Calls for Rational Planning

    One group that has been particularly vocal in their call for open decision making is New York New Visions, a coalition of 21 architecture, engineering, and planning organizations. While accepting the Libeskind decision, they have publicly called on officials "to revisit assumptions and refine the selected scheme with respect to other planning processes especially with the imminent memorial design competition, the mayor's vision for Lower Manhattan, and continuing transportation, infrastructure, and retail development analyses."

    Architect Mark Ginsberg notes that the Libeskind proposal is "only a sketch of the final solution... There is a danger that this strong concept can fall victim to the normal forces of New York City development, and be whittled away behind the scenes and out of public view."

    Planner Ethel Sheffer adds: "The ongoing planning process never well conceived or explained must now come to grips with the many remaining divisive and thorny issues." These include, she says, the effects of so much new retail space on the existing downtown and the effect of an influx of tour buses on pedestrian ambiance and air quality.

    Adds Hugh Hardy FAIA, chair of NYNV's Plan Review Task Force: "We also call on the Port Authority to be forthcoming not only with their recommended plan and program for the site, but also with their justifications for those recommendations... Studio Libeskind's challenging and well-conceived scheme gives us an agreed framework for achieving that vision, but only if prudent steps are taken to preserve the vision."

    It is also unclear how much of the immediate acclaim for the Libeskind proposal is based on a thorough comprehension of the scheme, or on approval for a few particularly outstanding, somewhat conceptual elements — and what difference that might make as the planning process continues to evolve toward some eventual construction.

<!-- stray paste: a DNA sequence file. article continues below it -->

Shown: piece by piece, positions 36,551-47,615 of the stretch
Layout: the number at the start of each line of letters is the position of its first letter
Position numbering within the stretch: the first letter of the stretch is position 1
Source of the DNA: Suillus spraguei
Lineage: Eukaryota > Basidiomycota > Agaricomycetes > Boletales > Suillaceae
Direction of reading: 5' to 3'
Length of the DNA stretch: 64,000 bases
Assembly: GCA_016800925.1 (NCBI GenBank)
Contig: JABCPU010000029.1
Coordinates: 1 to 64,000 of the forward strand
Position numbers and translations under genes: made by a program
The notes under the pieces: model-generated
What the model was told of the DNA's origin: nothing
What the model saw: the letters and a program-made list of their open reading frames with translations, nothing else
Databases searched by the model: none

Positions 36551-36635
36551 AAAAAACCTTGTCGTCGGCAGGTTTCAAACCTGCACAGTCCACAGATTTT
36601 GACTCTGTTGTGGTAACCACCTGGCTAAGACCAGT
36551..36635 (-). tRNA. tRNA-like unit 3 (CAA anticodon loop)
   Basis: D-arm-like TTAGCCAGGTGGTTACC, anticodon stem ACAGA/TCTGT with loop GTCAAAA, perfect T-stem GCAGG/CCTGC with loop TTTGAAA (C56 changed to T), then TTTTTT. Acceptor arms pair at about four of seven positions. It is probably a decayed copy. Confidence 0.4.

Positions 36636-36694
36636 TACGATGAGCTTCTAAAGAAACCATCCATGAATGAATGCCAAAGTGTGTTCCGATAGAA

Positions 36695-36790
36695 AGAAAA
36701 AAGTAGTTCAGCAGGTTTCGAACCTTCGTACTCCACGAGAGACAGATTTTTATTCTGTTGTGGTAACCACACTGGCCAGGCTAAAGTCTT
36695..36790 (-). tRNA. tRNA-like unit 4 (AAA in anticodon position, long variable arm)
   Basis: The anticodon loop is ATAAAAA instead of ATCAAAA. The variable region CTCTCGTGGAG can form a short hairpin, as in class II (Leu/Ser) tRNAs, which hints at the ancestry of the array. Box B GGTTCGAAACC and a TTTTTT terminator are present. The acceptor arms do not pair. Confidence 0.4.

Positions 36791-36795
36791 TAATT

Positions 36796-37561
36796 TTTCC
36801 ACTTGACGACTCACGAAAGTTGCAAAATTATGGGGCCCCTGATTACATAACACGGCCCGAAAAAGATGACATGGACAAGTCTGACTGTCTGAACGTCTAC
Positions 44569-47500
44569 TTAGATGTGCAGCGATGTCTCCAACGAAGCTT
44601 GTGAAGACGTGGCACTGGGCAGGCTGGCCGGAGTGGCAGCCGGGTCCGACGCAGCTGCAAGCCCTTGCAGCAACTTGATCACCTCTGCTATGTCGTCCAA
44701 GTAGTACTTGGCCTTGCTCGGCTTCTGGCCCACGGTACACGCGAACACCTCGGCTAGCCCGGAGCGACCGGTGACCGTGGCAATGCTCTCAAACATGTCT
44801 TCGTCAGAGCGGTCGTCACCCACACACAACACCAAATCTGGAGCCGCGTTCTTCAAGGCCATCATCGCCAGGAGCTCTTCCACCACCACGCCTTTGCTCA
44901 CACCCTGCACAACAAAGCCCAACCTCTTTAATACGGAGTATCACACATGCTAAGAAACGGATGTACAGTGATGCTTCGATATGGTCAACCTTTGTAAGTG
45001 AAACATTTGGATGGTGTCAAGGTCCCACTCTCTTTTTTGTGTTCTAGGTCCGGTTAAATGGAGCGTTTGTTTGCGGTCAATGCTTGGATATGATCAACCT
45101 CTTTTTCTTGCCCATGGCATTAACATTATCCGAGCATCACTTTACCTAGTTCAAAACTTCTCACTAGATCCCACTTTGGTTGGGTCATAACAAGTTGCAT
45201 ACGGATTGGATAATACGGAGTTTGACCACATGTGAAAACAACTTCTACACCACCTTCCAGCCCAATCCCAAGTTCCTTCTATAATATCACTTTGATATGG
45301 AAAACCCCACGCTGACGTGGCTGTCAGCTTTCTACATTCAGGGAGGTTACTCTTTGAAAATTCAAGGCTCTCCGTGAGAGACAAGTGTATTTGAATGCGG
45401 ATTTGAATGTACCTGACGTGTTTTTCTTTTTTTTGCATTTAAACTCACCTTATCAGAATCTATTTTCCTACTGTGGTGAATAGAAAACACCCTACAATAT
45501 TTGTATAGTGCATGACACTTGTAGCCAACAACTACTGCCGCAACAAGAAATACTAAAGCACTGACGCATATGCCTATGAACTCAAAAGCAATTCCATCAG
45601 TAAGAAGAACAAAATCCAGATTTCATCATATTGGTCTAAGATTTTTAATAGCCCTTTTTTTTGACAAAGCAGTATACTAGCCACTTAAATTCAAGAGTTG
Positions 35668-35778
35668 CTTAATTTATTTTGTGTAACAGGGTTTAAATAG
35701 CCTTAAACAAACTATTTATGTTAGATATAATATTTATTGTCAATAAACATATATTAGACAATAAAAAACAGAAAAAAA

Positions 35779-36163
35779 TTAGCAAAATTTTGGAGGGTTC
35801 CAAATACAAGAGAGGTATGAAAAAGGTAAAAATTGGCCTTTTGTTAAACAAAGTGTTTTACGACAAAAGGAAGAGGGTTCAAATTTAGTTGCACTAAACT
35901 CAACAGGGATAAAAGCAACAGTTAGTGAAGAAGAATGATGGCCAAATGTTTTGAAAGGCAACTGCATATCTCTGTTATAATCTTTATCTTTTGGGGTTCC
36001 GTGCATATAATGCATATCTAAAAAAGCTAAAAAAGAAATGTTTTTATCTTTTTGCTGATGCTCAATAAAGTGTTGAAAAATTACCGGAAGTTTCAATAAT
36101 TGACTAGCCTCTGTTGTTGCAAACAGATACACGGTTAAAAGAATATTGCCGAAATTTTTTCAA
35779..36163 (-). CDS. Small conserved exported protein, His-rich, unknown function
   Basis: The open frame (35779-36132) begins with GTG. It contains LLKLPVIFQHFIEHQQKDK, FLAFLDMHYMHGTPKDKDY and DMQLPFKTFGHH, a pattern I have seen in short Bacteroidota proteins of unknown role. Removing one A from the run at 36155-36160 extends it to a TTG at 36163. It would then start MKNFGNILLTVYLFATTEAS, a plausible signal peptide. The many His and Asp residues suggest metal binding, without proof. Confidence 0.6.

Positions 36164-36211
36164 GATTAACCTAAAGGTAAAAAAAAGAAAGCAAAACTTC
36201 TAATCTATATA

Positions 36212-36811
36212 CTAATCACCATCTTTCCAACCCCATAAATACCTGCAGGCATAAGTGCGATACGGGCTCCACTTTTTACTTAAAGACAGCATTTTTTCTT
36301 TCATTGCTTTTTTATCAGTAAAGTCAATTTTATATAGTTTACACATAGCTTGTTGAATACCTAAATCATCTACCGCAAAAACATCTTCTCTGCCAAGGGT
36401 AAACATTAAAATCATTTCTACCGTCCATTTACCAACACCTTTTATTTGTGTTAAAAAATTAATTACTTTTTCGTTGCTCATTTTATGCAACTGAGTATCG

Have the more radical elements of tilted and angular forms been widely understood? How literally will (and should) the more desconstructionist aspects of the Libeskind design be taken, as the project develops? And what kind of urban space would be created around some of the relatively aggressive glazed object buildings?

    As a next step, The LMDC and Port Authority will work with Studio Daniel Libeskind to develop the details of the much-heralded scheme, most urgently the plans for underground transportation infrastructure. The LMDC will continue soliciting public comment during an environmental review.

    An international competition for the memorial will begin soon. The LMDC hopes to have that design selected by September 11, 2003. Meanwhile, despite an apparently successful outcome to the major architectural competition, questions about what buildings will get built on the site and when, and who will pay for them are still far from being answered.

    B.J. Novitski is managing editor of ArchitectureWeek and author of Rendering Real and Imagined Buildings.

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    ArchWeek Image

    A model of the design by Studio Daniel Libeskind for the World Trade Center site in New York.
    Photo: Jock Poddle

    ArchWeek Image

    The sunken memorial garden and surrounding glass towers.
    Image: Studio Daniel Libeskind

    ArchWeek Image

    Lower Manhattan, showing the sun angles calculated to define the "Wedge of Light" plaza.
    Image: Studio Daniel Libeskind

    ArchWeek Image

    Ground-level floor plan of World Trade Center site design by Studio Daniel Libeskind
    Image: Studio Daniel Libeskind

    ArchWeek Image

    A plan for phasing development over time.
    Image: Studio Daniel Libeskind

    ArchWeek Image

    The Wedge of Light plaza.
    Image: Studio Daniel Libeskind

    ArchWeek Image

    Cross section/ perspective through the proposed memorial garden and World Trade Center museum.
    Image: Studio Daniel Libeskind

    ArchWeek Image

    Entrance to the museum and site.
    Image: Studio Daniel Libeskind